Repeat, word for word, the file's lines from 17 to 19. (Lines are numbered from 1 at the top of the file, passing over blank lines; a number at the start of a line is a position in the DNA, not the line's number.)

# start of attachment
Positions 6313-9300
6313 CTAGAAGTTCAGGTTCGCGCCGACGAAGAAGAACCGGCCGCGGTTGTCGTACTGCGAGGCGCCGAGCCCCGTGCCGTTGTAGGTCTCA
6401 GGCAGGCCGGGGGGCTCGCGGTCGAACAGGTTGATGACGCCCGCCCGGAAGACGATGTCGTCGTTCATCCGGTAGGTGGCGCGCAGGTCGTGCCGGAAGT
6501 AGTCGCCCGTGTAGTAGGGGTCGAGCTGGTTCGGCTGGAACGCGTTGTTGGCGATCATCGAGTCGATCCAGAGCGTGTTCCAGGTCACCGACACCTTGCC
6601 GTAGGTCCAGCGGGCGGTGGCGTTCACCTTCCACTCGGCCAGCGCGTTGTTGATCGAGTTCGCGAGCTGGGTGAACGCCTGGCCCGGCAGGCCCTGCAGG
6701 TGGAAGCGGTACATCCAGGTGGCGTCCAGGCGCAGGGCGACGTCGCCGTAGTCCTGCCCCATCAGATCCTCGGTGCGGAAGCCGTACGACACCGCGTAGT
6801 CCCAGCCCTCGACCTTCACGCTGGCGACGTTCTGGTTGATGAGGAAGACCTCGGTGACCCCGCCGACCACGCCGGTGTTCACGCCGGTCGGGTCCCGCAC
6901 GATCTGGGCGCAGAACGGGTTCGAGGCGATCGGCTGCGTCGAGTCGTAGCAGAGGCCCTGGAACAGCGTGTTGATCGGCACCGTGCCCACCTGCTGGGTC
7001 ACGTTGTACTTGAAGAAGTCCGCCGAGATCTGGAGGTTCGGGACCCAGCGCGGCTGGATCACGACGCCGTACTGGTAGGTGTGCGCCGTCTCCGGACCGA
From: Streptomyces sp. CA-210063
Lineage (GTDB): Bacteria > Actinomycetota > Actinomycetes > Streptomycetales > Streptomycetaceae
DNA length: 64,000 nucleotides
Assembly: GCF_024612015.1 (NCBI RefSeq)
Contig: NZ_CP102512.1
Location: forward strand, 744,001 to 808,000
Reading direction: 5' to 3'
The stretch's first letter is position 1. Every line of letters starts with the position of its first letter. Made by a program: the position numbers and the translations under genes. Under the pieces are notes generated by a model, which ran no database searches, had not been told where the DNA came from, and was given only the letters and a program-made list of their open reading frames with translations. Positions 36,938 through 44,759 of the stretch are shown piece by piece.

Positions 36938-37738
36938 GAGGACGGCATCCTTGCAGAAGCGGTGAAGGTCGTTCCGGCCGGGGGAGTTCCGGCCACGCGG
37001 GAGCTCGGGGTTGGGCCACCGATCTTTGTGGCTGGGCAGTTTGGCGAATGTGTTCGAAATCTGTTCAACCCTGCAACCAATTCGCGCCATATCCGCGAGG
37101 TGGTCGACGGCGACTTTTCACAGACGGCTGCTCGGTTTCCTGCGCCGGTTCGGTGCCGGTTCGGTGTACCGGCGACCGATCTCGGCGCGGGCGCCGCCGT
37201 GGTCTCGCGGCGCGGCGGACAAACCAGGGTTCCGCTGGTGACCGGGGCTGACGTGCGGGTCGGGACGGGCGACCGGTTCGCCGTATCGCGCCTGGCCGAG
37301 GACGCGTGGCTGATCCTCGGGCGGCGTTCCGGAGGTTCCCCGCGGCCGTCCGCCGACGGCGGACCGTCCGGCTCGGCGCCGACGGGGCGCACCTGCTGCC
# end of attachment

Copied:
The stretch's first letter is position 1. Every line of letters starts with the position of its first letter. Made by a program: the position numbers and the translations under genes. Under the pieces are notes generated by a model, which ran no database searches, had not been told where the DNA came from, and was given only the letters and a program-made list of their open reading frames with translations. Positions 36,938 through 44,759 of the stretch are shown piece by piece.

Positions 36938-37738
36938 GAGGACGGCATCCTTGCAGAAGCGGTGAAGGTCGTTCCGGCCGGGGGAGTTCCGGCCACGCGG